The Federation of Small Businesses (FSB)’s Budget wishlist includes a freeze on employment law, an extension of the national insurance holiday, and scrapping the planned fuel duty increase.
Launching its Growth Manifesto at a speed briefing in Westminster this morning, the FSB told MPs that “decisive action” is needed to improve the growth prospects of small firms to avoid a jobless recovery.
FSB members support the government’s decisive action to cut the large public sector deficit, but confidence among small businesses fell at the end of 2010, as did employment intentions. In order to avoid a jobless recovery, the FSB says the government must show better leadership, which will enable the private sector to strengthen the recovery.
“The government does have policies available to show small firms it is serious about supporting growth, such as extending the national insurance holiday to existing businesses that take on new staff and keeping to its manifesto promise and introducing a fuel duty stabiliser,” says John Walker, national chairman of the FSB.
“But with the downgrading of GDP in Q4 2010, it’s clear that the economy is in a precarious position and small firms that lack confidence in the business environment will find growth risky. The Budget must provide economic stability and look to ways to nurture entrepreneurship and allow small firms to grow in order to create employment opportunities.”
In its Budget wishlist, the FSB is calling on the government to:
- Extend the national insurance holiday for one year to existing businesses with less than four members of staff that take on up to three additional employees. Per year, each employee would contribute an additional £6,000 to the Treasury through employee national insurance and income tax.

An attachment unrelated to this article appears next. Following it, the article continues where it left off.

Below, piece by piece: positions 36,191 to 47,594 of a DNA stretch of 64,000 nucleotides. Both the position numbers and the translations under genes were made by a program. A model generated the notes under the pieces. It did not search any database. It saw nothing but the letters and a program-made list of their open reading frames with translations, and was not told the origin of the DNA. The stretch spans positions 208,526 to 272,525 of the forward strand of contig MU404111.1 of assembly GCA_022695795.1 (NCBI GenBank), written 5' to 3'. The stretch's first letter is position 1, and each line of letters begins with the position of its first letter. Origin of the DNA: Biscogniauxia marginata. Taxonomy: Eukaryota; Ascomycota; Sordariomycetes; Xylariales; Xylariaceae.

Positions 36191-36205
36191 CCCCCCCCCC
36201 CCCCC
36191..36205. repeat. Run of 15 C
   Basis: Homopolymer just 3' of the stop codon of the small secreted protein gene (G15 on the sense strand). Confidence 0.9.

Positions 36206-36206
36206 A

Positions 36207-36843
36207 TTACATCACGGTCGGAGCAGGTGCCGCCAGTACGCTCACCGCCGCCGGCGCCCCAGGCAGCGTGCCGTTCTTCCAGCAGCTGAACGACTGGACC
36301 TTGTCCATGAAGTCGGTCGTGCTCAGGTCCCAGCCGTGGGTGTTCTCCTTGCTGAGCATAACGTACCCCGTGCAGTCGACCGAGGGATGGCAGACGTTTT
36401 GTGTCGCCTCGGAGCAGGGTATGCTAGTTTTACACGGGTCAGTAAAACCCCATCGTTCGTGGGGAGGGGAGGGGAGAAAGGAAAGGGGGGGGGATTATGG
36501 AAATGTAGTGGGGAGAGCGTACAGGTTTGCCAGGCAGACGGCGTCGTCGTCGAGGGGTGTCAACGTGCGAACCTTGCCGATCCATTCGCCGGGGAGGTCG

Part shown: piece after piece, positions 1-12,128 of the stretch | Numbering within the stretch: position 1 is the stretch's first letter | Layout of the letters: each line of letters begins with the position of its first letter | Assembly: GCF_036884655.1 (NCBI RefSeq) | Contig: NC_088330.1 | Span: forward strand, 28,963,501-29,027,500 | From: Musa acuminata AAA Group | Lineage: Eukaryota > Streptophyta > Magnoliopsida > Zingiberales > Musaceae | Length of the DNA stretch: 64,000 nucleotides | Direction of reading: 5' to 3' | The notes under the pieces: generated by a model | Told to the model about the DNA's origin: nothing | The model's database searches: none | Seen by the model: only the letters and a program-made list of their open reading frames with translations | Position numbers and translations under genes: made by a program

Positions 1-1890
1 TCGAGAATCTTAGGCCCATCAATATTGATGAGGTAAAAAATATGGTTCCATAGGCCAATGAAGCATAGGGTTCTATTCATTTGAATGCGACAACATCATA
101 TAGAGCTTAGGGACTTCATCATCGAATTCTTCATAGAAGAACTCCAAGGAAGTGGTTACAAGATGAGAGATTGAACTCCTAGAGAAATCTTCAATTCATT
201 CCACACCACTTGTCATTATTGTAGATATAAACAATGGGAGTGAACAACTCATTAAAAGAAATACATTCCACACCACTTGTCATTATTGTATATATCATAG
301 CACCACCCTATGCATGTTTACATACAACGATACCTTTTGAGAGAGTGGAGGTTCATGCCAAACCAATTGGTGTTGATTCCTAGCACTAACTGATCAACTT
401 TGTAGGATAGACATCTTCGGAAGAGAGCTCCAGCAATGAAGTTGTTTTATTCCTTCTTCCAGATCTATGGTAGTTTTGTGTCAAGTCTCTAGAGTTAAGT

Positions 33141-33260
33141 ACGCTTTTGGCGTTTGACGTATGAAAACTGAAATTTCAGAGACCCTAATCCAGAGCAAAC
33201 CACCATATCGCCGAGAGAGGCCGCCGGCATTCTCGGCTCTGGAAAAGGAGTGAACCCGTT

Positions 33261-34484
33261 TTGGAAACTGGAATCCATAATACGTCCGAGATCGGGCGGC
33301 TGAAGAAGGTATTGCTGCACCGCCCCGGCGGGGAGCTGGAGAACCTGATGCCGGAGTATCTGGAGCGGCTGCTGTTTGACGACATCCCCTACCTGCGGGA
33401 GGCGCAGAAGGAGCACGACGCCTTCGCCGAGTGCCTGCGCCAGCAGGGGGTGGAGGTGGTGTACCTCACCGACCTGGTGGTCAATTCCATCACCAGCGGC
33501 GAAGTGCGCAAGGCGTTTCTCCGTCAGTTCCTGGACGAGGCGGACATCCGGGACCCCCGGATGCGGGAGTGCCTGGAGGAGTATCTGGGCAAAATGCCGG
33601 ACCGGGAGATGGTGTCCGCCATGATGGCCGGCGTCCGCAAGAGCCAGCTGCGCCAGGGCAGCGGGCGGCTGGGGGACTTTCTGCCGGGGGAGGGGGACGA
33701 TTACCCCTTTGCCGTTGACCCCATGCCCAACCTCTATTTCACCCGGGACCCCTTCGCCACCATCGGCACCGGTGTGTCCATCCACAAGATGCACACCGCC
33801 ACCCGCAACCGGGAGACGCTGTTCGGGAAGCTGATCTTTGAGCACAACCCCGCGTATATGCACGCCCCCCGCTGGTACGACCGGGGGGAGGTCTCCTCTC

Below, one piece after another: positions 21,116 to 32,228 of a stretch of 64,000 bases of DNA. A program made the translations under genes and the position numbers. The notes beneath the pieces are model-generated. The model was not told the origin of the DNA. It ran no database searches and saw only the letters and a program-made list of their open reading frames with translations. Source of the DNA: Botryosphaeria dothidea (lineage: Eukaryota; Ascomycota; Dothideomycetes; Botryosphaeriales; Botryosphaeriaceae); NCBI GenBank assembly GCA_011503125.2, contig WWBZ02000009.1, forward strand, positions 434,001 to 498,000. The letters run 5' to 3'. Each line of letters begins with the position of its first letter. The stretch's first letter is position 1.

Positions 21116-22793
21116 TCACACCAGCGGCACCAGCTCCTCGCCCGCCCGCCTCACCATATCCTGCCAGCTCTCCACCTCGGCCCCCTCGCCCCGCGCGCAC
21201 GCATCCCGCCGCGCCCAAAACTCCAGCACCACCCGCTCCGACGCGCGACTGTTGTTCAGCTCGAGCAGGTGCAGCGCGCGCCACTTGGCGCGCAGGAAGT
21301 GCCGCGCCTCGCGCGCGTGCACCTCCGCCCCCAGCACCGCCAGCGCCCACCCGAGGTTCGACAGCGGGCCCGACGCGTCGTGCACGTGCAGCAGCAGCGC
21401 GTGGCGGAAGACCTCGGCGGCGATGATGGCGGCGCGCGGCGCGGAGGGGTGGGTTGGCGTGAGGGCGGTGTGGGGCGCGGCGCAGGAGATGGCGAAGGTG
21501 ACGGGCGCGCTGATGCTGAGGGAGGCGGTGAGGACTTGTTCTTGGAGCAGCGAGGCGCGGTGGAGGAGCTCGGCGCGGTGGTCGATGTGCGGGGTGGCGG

- Reverse plans to increase fuel duty from April 1, 2011 and introduce a fuel duty stabiliser to help to control inflation, especially as troubles in the Middle East threaten to increase oil prices further. More than 60 per cent of businesses are unable to absorb the cost of the increases and one in ten firms has said they would lay off staff as a result of the costs.
- Tackle rising youth unemployment by providing finance for micro-businesses to take on an apprentice and extending the Graduate Internship Scheme, due to come to an end in March 2011, to create an additional 5,000 places. The extension of the Graduate Internship Scheme would instantly save £1.5m in benefits payments, as well as contribute an additional £8.8m to the Treasury over the course of the year.
- Declare a moratorium on all new employment legislation for the 12 months following the Budget, to help create a more predictable regulatory environment to enable small firms to take on staff.
What do you want to see in the forthcoming Budget? What measures would help your business grow this year? Leave your comments below.
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